BIO Analysis: Resubmissions After Third Round of FDA Review Not Worth the Effort

Posted 28 March 2012 | By Alexander Gaffney

An analysis by the Biotechnology Industry Organization (BIO) of 748 new drug applications (NDAs) and biologics license applications (BLAs) shows a nearly 20% increase in the rate of approvals for second-round submissions in response to a first-round complete response letter (CRL).

The analysis, which tracked NDA and BLA submissions made between 2005 and 2010, shows a 55% approval rate for first-round submissions.

The total approval rate jumped nearly 20% to 74.6% after companies submitted responses to the US Food and Drug Administration's (FDA) CRLs. A third round of responses brought that percentage up an additional 8.3% to 82.9%.

From there, additional rounds of responses and submissions did not lead to significant increases in approvals. Fourth-round submissions increased the total by 1.2% (84.1%), and a fifth round of submissions only improved the total by 0.2% (84.3%).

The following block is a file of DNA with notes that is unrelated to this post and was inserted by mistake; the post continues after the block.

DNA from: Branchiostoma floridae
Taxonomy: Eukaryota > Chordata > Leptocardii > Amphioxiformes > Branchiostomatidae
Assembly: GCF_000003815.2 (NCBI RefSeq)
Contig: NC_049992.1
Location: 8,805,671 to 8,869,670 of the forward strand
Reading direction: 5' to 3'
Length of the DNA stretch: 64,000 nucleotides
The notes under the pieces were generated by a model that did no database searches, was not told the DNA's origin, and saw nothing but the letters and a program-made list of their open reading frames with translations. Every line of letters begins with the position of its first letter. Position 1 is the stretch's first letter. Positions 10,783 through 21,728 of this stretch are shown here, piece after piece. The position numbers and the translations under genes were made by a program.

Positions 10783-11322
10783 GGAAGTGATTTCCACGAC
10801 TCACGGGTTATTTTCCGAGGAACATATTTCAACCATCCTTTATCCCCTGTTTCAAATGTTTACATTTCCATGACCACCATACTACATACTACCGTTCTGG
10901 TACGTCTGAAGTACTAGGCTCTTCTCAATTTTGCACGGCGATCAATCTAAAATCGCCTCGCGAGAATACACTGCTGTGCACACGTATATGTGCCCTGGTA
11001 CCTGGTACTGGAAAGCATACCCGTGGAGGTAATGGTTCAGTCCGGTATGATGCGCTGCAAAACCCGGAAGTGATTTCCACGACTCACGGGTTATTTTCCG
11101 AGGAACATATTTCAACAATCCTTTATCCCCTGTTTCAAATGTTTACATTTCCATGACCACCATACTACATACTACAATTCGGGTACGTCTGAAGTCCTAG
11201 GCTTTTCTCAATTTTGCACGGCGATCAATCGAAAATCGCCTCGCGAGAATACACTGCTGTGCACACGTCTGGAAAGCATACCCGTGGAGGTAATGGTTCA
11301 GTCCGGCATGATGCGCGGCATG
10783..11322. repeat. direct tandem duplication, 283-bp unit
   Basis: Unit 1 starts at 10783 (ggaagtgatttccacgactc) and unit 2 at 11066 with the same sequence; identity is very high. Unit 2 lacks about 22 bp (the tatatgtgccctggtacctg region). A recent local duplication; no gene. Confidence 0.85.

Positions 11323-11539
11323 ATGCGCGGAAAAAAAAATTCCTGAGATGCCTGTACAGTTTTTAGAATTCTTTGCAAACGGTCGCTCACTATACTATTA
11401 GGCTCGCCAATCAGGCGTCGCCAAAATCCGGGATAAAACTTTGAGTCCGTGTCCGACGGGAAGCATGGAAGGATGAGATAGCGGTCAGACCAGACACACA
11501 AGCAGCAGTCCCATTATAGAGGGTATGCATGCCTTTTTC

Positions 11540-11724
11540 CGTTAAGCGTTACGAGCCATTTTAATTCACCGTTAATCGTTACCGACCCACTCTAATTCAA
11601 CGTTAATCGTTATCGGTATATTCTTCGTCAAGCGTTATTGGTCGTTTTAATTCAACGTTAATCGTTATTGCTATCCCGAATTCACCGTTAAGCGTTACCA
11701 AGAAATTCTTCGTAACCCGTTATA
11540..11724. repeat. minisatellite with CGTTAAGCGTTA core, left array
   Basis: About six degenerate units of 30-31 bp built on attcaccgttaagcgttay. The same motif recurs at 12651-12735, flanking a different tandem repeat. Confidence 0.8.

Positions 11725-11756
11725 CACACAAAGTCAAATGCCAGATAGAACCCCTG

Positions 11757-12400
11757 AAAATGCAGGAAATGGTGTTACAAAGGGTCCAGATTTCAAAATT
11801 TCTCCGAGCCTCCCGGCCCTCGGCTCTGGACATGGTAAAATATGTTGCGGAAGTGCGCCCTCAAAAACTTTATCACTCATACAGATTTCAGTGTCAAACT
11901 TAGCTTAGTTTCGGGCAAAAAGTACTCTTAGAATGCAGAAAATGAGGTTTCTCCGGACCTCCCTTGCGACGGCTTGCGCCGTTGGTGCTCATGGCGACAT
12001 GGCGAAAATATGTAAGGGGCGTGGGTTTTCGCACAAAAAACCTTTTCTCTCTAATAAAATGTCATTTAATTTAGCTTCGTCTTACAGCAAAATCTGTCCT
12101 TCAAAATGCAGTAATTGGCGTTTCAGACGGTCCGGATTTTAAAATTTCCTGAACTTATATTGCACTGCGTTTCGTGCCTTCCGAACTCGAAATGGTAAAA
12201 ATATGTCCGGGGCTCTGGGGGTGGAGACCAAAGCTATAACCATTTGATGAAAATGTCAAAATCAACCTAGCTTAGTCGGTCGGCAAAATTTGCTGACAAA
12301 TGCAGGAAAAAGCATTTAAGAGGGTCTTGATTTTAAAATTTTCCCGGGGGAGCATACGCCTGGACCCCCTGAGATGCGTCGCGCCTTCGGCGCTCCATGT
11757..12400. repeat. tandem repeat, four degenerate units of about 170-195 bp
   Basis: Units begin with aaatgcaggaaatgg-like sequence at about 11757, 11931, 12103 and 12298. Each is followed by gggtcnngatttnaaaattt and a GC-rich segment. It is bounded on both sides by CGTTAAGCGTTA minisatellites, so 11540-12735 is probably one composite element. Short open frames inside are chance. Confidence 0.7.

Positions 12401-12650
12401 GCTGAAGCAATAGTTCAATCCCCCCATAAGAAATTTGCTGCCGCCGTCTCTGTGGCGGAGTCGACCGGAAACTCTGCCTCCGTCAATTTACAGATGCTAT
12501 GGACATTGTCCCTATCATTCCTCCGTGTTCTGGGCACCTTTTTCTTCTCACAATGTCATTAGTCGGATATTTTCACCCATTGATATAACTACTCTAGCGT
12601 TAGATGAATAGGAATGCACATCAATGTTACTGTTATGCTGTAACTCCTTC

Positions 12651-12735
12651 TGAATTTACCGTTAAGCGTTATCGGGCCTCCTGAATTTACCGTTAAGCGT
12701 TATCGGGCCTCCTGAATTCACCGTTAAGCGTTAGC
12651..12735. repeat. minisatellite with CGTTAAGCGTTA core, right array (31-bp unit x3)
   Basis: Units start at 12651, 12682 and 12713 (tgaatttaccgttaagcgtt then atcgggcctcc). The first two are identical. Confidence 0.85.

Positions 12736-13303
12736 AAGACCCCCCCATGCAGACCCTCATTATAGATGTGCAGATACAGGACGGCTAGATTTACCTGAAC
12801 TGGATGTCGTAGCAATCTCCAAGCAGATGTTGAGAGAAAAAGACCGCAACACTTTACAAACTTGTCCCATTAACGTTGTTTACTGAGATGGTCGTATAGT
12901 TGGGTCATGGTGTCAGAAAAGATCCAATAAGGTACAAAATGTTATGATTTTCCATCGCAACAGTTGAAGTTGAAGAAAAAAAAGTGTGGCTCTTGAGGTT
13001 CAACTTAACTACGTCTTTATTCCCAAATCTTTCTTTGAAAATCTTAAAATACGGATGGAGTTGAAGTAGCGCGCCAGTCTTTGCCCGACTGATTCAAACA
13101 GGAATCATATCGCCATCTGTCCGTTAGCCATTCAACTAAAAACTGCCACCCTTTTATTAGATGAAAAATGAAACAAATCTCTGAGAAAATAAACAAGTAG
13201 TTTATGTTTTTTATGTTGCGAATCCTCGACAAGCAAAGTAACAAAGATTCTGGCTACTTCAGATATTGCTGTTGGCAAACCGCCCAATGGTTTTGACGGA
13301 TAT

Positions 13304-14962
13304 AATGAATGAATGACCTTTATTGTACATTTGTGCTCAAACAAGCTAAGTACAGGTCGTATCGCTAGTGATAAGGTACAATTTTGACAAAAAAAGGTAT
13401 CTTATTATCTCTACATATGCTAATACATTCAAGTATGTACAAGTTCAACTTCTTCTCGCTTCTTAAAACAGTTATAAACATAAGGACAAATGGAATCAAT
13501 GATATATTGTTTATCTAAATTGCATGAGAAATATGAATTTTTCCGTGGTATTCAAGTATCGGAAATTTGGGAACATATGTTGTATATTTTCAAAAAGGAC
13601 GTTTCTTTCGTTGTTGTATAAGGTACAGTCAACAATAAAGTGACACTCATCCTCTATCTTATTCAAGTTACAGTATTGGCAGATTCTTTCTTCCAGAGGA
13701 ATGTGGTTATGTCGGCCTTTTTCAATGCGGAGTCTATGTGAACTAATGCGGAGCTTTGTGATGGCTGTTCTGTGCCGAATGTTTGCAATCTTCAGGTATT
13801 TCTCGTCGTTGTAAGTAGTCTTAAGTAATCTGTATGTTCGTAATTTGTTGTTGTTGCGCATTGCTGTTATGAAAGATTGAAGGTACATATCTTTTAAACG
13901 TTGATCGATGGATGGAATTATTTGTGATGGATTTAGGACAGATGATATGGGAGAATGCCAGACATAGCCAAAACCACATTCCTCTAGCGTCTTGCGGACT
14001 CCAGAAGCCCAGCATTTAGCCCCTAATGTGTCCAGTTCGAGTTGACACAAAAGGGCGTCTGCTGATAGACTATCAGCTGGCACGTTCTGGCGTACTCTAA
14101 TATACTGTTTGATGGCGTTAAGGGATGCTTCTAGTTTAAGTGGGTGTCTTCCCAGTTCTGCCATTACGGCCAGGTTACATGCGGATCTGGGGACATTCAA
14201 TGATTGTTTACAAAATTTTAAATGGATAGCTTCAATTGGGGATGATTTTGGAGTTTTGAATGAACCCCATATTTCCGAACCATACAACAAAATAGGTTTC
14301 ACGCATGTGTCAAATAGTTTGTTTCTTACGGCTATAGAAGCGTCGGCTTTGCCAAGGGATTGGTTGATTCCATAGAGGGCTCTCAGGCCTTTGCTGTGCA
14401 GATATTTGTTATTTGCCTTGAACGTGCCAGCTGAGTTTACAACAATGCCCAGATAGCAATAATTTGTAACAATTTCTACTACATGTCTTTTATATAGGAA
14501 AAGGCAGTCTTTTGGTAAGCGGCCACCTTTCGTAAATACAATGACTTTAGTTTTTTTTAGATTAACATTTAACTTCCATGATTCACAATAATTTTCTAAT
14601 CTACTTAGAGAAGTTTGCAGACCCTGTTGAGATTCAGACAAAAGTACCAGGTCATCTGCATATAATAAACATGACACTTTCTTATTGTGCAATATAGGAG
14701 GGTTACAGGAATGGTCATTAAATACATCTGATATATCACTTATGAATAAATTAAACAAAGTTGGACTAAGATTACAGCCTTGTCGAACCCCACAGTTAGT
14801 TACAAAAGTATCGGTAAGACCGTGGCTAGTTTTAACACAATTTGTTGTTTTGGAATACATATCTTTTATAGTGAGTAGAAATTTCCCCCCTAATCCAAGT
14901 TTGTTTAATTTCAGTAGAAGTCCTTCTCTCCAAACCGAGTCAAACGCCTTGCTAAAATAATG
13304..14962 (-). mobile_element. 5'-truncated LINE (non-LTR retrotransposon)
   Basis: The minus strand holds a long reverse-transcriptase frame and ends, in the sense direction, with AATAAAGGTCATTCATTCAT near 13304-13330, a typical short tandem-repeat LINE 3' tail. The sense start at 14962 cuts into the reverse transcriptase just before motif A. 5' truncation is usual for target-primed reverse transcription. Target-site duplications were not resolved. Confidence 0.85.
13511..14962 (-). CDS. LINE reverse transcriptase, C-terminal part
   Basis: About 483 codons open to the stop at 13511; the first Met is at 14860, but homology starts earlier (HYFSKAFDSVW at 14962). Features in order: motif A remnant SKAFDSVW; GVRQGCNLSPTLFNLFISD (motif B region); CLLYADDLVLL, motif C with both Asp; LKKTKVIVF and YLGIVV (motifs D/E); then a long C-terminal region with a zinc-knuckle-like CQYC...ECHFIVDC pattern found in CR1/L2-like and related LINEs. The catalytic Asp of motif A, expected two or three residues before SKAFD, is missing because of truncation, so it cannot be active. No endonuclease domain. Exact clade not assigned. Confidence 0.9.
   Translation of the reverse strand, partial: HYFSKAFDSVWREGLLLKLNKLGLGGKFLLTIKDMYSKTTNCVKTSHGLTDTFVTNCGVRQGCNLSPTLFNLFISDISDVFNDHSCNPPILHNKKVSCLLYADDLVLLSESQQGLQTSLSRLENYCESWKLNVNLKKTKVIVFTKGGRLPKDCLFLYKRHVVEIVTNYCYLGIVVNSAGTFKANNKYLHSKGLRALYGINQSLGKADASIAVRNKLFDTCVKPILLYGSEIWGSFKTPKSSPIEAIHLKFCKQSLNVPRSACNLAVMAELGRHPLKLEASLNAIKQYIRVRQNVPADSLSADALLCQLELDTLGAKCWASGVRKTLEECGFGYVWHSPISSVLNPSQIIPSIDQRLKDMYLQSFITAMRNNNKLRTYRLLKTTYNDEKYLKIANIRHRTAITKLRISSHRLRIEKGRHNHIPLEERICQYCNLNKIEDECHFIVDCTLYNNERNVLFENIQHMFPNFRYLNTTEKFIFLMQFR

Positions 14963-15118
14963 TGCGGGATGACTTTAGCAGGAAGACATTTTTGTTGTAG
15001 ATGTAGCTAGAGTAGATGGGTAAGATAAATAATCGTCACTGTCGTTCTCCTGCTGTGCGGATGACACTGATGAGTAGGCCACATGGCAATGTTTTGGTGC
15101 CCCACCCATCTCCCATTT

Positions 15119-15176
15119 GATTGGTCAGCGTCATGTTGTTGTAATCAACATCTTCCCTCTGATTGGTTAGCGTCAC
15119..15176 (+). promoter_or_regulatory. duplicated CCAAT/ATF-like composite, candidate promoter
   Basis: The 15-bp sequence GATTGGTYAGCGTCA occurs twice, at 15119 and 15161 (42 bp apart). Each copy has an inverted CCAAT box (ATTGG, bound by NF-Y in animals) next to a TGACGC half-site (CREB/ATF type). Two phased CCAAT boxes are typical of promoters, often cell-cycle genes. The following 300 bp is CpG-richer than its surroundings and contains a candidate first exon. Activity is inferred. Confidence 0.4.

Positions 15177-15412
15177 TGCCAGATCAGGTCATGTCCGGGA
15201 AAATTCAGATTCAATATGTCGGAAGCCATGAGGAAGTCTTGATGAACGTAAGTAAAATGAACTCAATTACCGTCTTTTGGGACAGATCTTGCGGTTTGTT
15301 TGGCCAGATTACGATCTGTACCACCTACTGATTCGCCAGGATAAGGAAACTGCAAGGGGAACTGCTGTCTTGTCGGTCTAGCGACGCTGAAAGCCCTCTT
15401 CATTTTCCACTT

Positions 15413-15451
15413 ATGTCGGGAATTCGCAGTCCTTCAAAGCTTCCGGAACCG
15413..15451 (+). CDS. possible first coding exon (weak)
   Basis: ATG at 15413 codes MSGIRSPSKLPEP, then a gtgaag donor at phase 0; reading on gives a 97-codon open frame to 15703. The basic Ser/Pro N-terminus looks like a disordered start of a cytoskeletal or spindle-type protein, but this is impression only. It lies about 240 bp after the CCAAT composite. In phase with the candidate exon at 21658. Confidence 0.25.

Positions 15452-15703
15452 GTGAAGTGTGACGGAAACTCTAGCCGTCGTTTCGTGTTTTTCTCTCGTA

"After [the third-round submission]", writes BIO, "there is little data to support that subsequent submissions materially impact the probability of approval."

The analysis sheds some light on the importance of regulatory quality in filings, and provides insight on FDA's drug approval ceiling and filing strategies.

"When we analyzed 83 NDA/BLA filings that never made it to approval (i.e. were finally suspended by the sponsor), only one was attributed to a manufacturing issue," writes BIO.


Read more:

BIO - Dealing with Rejection, the Regulatory Kind


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